The widow of a Russian immigrant who suffered a fatal fall down an elevator shaft in Trenton, N.J., will receive close to a combined $1 million in two separate settlement agreements in different jurisdictions.
The case stems from a Dec. 1, 1993, incident at an industrial building where Igor “Gary” Dvorkin, a Russian native who came to the United States in 1989, rented out a second-floor office space for his sportswear manufacturing business, according to his family’s attorney, Larry Bendesky of Saltz Mongeluzzi & Bendesky.
Dvorkin fell 14 feet after walking into the shaft from a dimly lit first-floor hallway. Bendesky said Dvorkin thought the elevator was on the first floor since he had tried unsuccessfully to open it on the second floor. He died minutes after the fall and his wife, Emilia, sought restitution for her loss.
The latest settlement in U.S. District Court in Trenton, for $400,000, came Friday –days before testimony was set to begin before Judge Mary Cooper – after lengthy discussions with two of the defendants, building landlord Hamilton Fidelco and building owner Donald Heft & Associates, both of Watchung, N.J. Heft owns Hamilton Fidelco.
Bendesky said he was prepared to argue that the building’s lighting was almost nonexistent on the first floor and that Hamilton Fidelco had failed to order an inspection of the elevator. Bendesky said Elamilton’s defense, led by Francis Donnelly of Crawshaw & Mayfield in Cherry Hill, N.J., argued that Dvorkin himself was at fault for not being careful enough before stepping into the shaft.
The defense also argued that Crane Doctors Inc. of Fairless Hills, the company hired to provide maintenance on the elevator, was liable for not providing proper services. Donnelly could not be reached for comment yesterday.
A court-appointed economist estimated that Dvorkin’s projected wages and values of service to his family were equivalent to $300,000. The two sides also agreed that Hamilton would pay an additional $100,000 for Dvorkin’s pain and suffering.
The Dvorkin estate reached a $522,500 settlement agreement with Crane Doctors and Peelle Co. of New York, the elevator manufacturer, in April 1998 after Peelle delayed the proceeding by attempting to have the case against it thrown out for two separate reasons. Peelle attorney Gary Turetsky of Bennett Bricklin & Saltzburg could not be reached for comment yesterday.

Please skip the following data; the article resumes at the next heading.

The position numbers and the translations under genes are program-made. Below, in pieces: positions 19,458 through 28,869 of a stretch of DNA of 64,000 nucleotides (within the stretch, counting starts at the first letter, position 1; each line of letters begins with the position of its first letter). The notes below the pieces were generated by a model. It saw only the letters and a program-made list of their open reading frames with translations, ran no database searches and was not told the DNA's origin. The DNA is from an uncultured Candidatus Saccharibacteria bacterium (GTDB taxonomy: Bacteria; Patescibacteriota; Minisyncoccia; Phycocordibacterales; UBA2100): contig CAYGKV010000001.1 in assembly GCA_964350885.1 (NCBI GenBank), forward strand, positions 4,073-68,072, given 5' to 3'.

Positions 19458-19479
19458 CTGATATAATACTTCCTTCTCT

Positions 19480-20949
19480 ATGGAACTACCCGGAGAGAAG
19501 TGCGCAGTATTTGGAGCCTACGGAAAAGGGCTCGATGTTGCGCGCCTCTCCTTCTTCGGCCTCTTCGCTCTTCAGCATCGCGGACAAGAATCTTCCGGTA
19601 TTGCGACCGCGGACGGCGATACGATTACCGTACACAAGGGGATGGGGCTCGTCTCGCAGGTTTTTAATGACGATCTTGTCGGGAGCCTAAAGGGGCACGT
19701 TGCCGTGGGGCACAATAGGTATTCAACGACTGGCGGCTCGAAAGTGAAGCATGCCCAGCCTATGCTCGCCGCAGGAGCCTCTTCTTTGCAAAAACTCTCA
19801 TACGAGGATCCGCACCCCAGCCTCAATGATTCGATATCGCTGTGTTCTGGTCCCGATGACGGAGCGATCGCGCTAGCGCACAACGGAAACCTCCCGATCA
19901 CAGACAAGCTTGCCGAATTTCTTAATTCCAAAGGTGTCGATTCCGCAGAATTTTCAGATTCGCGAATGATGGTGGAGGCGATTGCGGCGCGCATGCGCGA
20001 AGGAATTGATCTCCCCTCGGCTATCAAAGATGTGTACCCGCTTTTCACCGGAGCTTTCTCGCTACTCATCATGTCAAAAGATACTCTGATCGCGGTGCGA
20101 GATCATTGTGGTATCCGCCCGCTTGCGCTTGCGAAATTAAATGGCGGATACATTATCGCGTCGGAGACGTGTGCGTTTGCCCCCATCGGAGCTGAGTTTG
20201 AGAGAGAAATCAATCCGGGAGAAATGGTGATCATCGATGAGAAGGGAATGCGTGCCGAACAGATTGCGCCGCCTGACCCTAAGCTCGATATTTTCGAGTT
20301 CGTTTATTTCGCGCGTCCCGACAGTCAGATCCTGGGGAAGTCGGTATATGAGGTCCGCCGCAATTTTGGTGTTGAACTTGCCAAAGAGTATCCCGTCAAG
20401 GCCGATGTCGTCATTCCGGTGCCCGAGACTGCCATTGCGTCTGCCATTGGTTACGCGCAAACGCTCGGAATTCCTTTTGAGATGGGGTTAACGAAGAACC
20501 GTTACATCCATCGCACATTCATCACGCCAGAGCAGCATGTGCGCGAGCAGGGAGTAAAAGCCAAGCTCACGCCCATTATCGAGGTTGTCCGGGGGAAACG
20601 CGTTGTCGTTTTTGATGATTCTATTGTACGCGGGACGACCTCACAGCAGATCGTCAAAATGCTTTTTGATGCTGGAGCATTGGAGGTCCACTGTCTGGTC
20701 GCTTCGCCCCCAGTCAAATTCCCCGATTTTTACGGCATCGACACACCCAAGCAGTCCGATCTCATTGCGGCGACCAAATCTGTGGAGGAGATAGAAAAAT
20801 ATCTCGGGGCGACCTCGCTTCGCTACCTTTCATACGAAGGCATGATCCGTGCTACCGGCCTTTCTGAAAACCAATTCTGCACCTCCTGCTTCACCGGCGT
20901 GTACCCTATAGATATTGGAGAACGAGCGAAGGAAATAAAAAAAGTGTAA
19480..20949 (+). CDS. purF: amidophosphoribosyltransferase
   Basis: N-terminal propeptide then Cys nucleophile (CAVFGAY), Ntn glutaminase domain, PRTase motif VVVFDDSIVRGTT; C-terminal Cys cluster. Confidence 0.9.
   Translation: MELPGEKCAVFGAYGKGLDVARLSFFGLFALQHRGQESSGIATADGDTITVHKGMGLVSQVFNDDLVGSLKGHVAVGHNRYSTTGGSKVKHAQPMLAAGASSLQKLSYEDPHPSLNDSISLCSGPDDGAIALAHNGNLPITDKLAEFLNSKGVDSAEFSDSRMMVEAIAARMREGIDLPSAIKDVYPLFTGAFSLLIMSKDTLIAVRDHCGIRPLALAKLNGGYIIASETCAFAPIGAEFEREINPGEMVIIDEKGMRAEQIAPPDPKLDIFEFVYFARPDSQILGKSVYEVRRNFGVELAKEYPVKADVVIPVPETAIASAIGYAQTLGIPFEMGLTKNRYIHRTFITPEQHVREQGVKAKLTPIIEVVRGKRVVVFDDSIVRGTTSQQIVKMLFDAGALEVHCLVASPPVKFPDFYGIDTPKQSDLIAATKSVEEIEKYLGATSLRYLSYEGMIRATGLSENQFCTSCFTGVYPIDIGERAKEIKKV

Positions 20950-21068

But Bendesky said Turetsky first argued that his client should not have to face a suit in Pennsylvania, because the company is based in New York and the accident happened in New Jersey. Bendesky countered by pointing out that his client was from Philadelphia and had the right to choose the venue. Philadelphia Common Pleas Judge Pamela Prior Cohen ruled in Peelle’s favor, sending the Peelle case to New Jersey federal court.
While Bendesky appealed the jurisdictional question, Peelle successfully argued in New Jersey that it should not be liable for damages because of a statute of repose of 12 years for the elevator, which is over 50 years old.
In early 1998, the Pennsylvania Superior Court overturned the trial court’s decision and remanded the Peelle portion of the case to Pennsylvania. Bendesky said he quickly settled with Peelle, for only $62,500 because of the statute of repose question, and Crane Doctors for $460,000. Crane Doctors attorney Sean Kelly of Marks O’Neill Reilly & O’Brien could also not be reached for comment yesterday.
Bendesky said a key in the case was his ability to obtain expert witnesses to argue the case against each of the defendants.
“That allowed me to settle with each of the defendants so that the remaining experts could not be cross-examined by other defendants looking to pass off liability to another defendant,” he said.